By Liam Byrne @tvtimelimit
Andre the Giant, Giant Baba and Rusher Kimura vs Motoshi Okuma, Haruka Eigen and Masanobu Fuchi 12/4/92
On paper, this was just a six man that sat in the middle of the card for the finals of the Real World Tag League. In the main event, Mitsuharu Misawa and Toshiaki Kawada would defeat Akira Taue and Jun Akiyama to win the RWTL and the AJPW World Tag Team Titles in the process. At face value, there is nothing overly significant about a match that had been played out before earlier in the year, with variations that saw the odd replacement also being trotted out several times. In eleven minutes, the team of Andre the Giant, Giant Baba and Rusher Kimura would win.
Just over a month later, Andre the Giant would pass away. This was his final match.
A shell of his former self for many years, Andre had made All Japan his home for the last two years, with one or two sporadic appearances in the WWF and some matches in Mexico. A wrestling culture that still prides itself on the honour they bestow upon legendary stars of yesteryear, the world of puroresu felt like as good a place as any for Andre to continue to work long after his best days were behind him. There, he was put into positions that best protected his limited ability whilst garnering the respect of myriad numbers of fans.
It is often difficult as a wrestling fan to see a legend stumble on from paycheque to paycheque, clearly ravaged by age and by injury. Even at the very height of Andre’s career in terms of notoriety, Wrestlemania III, he was beginning to suffer severely with the stress that the acromegaly placed upon his frame. The build up to the match with Hogan saw Andre take time off in an effort to recover as the pain was too much; five years further on from this and the effect of the disease was debilitating. Standing in the ring as the men were announced for the six man tag, Andre used the ropes to help himself remain standing, a repeated tactic through the final years to help him even compete on the limited basis he did.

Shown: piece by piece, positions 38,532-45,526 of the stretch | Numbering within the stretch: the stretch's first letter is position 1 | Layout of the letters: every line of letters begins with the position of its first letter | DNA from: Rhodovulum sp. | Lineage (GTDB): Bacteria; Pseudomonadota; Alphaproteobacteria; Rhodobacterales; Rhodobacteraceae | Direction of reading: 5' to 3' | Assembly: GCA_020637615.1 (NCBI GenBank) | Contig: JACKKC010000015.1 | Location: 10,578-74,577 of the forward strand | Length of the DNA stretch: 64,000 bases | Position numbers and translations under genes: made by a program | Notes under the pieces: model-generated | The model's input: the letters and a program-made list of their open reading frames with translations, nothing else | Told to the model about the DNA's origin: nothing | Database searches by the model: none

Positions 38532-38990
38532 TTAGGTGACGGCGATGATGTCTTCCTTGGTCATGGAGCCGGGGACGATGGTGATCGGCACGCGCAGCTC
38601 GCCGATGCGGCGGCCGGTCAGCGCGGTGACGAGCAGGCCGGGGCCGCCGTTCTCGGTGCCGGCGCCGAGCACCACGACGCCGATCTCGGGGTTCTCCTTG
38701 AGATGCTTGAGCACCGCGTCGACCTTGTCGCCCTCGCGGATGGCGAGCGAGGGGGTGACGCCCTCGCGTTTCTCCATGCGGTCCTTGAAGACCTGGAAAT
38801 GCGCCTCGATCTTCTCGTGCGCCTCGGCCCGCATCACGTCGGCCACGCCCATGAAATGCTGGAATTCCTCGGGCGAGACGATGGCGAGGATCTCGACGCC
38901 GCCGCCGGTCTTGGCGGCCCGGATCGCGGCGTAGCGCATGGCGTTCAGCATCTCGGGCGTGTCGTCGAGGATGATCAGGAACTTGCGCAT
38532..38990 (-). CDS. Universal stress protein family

Andre in his pomp was a frightening site to behold, a man equal parts athletic as he was strong. Very few wrestlers have ever been able to match what Andre was able to do as a big man, whilst even as his body began to break down, he still offered a sideshow-esque interest for the crowd. In 1990 and 1991, he had competed with Giant Baba in the Real World Tag League; this year, he would be further protected by adding another two men to each match. Anything to take the load off where possible.
With the focus being on the main event, it is unsurprising that the official version that is available of this match is significantly clipped. From eleven minutes to under three, Andre’s final swansong was on television was limited to nothing at all as the match was generally played for laughs between the native members of each team. No finish was even shown. A handheld camera version of the match gives a greater sense of his involvement, with his arrival only made possible by balancing on his second’s shoulders. Simple things like walking across the ring gained the fan’s positivity, but pain was etched across his face on every move.
Andre would have his most significant involvement down the finishing stretch as he played out several classic Giant tropes, squashing all three of his opponents in the corner after threatening a butt bump on Eigen. After a Baba big boot, a clothesline and butt splash by Andre was enough to pick up the victory, though the Giant held onto the rope tightly as if he might never get up if he lost it. It was all too indicative of a man who shouldn’t have been putting his body through this anymore, but had chosen to go on past any meaningful point.
Andre was a legend that almost transcended wrestling. His final few years were a slow and painful shuffle towards an inevitable death; one made all the more tragic due to the lengths he put his body through in the final few months just to get a paycheque.